towards coal and nuclear, South Korea and India would be left as major importers. If India stops importing today, the price of natural gas would drop substantially, maybe to $8-10 per mmBtu immediately. We should ensure improvement in production at our fields, and all help and support is extended to the sector.

The government will have to remove the confusion in policies related to cost recovery, profit sharing and the pricing of gas. If the gas price is hiked, but not notified, it sends a wrong signal to investors globally. It is desirable for the government to take a clear stand on all issues concerning the sector on a long-term basis.

In the refining sector also, the government has to work on promoting more environment-friendly fuels by assuring proper compensatory pricing for recompensing the incremental investment. Besides, the levy of excise duty at a much higher rate on premium quality petrol and diesel needs to withdrawn forthwith, as Indian refineries still import about 85 per cent of its crude oil requirements. Hence promotion of efficient fuels must be a national priority.

In the downstream segment as well the deregulation of diesel is long-awaited, though the under recoveries have hurt upstream PSUs like ONGC, OIL and GAIL and also impacted the performance of downstream companies on account of higher interest cost on borrowings.

Complete deregulation of diesel is a must even if the deficit becomes zero in the next couple of months due to 50 paise hike every month. The deficit could be breached if rupee depreciates and crude prices shoot up. The deregulation of LPG and kerosene can be separately worked out over a period of time as it concerns the poor and downtrodden. However, limiting the number of LPG cylinder per household and linking the bulk diesel to market have improved the situation in the past one year. It is a misconception that hiking the diesel price by Rs 5 a litre in one go would cause inflation as the transportation cost per 500 km for onion or potato would not increase by more than 10 paise per kg.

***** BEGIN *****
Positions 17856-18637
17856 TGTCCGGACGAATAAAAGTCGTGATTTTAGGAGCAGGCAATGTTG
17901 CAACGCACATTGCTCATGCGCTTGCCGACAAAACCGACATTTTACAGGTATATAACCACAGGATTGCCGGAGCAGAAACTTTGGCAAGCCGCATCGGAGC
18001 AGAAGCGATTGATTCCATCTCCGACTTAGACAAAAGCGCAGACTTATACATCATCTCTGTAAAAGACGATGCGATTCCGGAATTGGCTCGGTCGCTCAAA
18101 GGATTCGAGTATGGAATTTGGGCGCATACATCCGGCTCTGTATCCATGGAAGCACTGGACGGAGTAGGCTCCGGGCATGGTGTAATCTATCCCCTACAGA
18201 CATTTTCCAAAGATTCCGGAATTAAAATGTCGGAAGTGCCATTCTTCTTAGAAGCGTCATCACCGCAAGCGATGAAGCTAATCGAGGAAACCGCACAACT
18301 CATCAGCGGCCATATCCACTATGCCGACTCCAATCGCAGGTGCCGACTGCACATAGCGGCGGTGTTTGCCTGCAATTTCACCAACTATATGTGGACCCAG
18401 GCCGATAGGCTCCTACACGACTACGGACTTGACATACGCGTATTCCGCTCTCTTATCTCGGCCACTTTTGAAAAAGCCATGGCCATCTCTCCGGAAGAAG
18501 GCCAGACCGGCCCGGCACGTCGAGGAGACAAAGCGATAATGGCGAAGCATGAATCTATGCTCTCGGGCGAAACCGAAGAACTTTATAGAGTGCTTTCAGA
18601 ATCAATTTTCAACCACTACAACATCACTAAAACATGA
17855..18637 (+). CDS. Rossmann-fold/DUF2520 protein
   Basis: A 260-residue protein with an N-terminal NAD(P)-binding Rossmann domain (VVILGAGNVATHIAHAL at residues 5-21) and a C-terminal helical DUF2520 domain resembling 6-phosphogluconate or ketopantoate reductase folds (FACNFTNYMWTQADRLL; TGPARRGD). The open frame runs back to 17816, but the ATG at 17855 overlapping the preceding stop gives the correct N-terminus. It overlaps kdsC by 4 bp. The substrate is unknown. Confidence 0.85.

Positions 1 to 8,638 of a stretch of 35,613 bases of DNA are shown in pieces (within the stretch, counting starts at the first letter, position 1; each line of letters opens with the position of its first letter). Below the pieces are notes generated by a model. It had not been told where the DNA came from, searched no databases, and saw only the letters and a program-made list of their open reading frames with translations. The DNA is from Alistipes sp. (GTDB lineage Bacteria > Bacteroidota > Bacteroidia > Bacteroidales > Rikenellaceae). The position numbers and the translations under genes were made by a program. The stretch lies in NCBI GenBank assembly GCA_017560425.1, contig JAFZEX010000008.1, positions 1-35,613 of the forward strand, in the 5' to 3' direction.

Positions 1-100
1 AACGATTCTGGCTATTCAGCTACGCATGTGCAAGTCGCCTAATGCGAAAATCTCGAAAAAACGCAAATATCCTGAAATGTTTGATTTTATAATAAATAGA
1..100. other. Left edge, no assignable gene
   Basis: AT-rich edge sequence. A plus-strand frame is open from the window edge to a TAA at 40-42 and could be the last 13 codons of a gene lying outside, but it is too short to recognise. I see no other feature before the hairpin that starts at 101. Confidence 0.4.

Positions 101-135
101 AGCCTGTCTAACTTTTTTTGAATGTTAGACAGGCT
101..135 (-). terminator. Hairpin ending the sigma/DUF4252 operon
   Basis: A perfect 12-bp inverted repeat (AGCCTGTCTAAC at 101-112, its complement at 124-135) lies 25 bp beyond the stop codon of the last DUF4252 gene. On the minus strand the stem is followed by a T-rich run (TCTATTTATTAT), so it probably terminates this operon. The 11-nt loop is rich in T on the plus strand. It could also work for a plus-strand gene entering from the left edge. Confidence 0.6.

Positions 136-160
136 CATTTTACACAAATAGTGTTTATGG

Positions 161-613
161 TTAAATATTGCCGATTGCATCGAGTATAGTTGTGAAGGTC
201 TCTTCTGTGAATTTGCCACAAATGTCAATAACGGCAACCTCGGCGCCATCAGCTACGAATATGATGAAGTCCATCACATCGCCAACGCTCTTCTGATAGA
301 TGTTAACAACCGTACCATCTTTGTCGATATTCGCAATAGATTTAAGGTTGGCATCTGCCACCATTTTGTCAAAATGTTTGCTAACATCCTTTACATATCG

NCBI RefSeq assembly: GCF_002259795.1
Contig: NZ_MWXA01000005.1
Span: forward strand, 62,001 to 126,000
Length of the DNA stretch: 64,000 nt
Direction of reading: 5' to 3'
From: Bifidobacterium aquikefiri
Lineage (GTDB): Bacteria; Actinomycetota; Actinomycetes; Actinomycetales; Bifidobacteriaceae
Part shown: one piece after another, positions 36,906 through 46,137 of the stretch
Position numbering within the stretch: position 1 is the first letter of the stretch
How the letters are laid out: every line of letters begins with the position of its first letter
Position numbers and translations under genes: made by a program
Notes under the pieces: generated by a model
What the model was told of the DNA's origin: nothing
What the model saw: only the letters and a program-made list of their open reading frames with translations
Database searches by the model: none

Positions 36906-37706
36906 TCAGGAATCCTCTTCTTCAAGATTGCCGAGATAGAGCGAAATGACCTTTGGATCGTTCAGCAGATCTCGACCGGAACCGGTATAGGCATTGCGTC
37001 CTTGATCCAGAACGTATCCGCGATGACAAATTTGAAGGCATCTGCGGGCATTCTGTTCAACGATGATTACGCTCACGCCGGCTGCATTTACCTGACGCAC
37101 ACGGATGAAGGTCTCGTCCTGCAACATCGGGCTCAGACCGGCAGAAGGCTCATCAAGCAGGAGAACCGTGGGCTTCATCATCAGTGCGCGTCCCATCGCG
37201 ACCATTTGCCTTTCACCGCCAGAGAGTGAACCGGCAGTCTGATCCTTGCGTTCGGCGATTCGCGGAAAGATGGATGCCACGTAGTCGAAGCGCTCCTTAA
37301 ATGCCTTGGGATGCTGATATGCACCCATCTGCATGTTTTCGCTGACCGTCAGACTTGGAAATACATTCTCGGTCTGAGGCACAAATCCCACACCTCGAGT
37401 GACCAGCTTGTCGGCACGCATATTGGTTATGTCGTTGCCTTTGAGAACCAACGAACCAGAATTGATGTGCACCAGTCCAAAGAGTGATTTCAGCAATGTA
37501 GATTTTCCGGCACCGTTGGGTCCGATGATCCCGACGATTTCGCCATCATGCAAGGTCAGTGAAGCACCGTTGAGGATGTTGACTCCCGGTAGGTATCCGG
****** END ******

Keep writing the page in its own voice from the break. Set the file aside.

What other steps are required to make the public sector refineries more efficient and increase their GRMs? Also, what would be your plan to take on the competition with the wide network of PSU retailers once diesel gets deregulated?

It may not be entirely true to assume that the public sector refineries are not efficient. In the last few years most of these refineries have either upgraded or have expanded capacities to take the best fuel mix from around the world. They have improved their complexities and are now fully competitive. But few of them will find it difficult to compete in the coming years not because of management but due to their configurations that are old and good to serve as per the hardware.

As regards to retail venture, we will have to prepare ourselves for a strong competition. We have identified various regions across India and various models and formats where the company participation in owning the outlets would increase to around 5 -10 per cent of the total outlets, which till date were based on the franchisee model.